It triggered a lot of thoughts about Dallas when I drafted up my apology that may never be fully accepted, but y’know – what can I do about that? Long story short. Yea I do still think I have a lot of overcoming to do. I constantly find myself asking the questions like, “What would those guys do if they were in my spot?”

It makes it rough at times.

Friend(s): It can be hard to lose friends and colleagues like that, but hey, you are still here, you are still pushing forward, and you seem like you’ve been busier than before. It was hard to even get you online to a video chat or even in person lately. Your phone is hard to get you to answer. What keeps you so busy? We noticed the posts on your website have slowed down a bit.

Dustin: Haha, yea. I have slowed down a bit in the writing department. I get hammered with 3-4 reviews a month, sometimes overlapping, which means I’m manhandling 3-4 games at a time, while also trying to maintain a somewhat normal social life. We all see how that goes. I keep my Vita, 3DS, and even a soda near by to function when it’s been an allnighter to make sure I get reviews done. That’s where having multiple team members that were available came real handy – they were able to help delegate the work to other member and meet the deadlines, but hey, I’m getting it done!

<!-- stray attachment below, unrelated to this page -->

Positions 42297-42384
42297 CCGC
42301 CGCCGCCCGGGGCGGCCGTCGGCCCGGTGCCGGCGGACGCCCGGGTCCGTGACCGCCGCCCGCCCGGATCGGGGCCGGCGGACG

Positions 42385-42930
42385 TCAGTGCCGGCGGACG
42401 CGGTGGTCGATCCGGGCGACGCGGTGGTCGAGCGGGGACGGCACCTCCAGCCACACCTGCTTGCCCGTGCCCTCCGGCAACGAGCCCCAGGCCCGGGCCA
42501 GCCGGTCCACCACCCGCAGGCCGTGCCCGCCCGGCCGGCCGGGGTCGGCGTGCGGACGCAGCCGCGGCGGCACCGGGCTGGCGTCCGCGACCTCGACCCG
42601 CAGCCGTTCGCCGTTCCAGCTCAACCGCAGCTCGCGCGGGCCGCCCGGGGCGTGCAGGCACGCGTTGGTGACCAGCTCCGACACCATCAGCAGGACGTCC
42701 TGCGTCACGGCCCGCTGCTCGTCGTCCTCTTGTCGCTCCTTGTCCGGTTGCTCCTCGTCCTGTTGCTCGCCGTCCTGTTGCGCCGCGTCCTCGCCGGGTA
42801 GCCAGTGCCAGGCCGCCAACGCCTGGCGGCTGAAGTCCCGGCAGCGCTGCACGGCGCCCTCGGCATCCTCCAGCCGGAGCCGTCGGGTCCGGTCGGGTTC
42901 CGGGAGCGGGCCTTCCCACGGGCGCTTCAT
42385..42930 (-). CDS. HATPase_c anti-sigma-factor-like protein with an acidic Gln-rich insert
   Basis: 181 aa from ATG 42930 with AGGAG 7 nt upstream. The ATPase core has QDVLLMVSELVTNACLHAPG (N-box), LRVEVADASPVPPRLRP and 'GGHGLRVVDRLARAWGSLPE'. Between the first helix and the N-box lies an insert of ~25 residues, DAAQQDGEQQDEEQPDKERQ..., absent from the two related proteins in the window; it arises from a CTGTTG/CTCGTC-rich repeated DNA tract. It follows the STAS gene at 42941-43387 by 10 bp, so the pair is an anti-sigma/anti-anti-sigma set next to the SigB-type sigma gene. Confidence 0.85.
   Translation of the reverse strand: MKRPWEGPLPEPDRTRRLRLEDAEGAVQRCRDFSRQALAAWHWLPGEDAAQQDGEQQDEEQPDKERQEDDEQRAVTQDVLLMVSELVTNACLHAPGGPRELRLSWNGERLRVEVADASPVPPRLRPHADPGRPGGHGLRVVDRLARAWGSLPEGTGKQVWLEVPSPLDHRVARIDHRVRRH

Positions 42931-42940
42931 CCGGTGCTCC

Friend(s): You seem to be doing so. You’ve been extremely busy lately it seems like. What game(s) are you working on right now that you can discuss the topic of?

Dustin: I wish I could discuss several of them. They are just that awesome, but because they aren’t out yet, I can’t. Though the ones that haven’t been given to me with an embargo I can. Currently there are two in works outside of codes given, which are Tokyo Twilight Ghost Hunters and Code Name: S.T.E.A.M. They’ve been a blast so far, but because I do have titles with deadlines, I’ve been focusing more-so on those and trying to ensure that their reviews are done in a timely manner. We got a few more days before you can see those, just keep your eye on the website.

Friend(s): Sounds good. So a bit about you since we got a bit off topic there. We know we said your dad was a huge influence into your passion for gaming. Is there anything him and your mom don’t know that you think of constantly?

Dustin: Yea there is. My parents are my biggest inspiration in chasing your dreams and making them happen. I grew up poor. By poor, I mean my dad sacrificed days so that he could work overnight at a chemical plant to ensure my brother, mom, myself, and him had a place to stay as well as food and clothes on our backs. He sacrifices a lot of stuff to ensure those around him have what they need and have a happy life. He’s always kind of been a huge anchor in a lot of the things I do, but so has my mom.